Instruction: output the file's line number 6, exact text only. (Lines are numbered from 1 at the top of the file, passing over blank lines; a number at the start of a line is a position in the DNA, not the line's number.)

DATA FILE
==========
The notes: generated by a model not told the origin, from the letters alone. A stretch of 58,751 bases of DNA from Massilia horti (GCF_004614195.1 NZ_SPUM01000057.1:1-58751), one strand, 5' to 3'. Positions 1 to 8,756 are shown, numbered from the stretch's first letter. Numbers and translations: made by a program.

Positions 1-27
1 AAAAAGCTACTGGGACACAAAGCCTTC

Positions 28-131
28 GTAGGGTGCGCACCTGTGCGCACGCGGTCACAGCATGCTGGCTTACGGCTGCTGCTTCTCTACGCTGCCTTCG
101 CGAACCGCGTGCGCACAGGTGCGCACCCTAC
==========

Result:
101 CGAACCGCGTGCGCACAGGTGCGCACCCTAC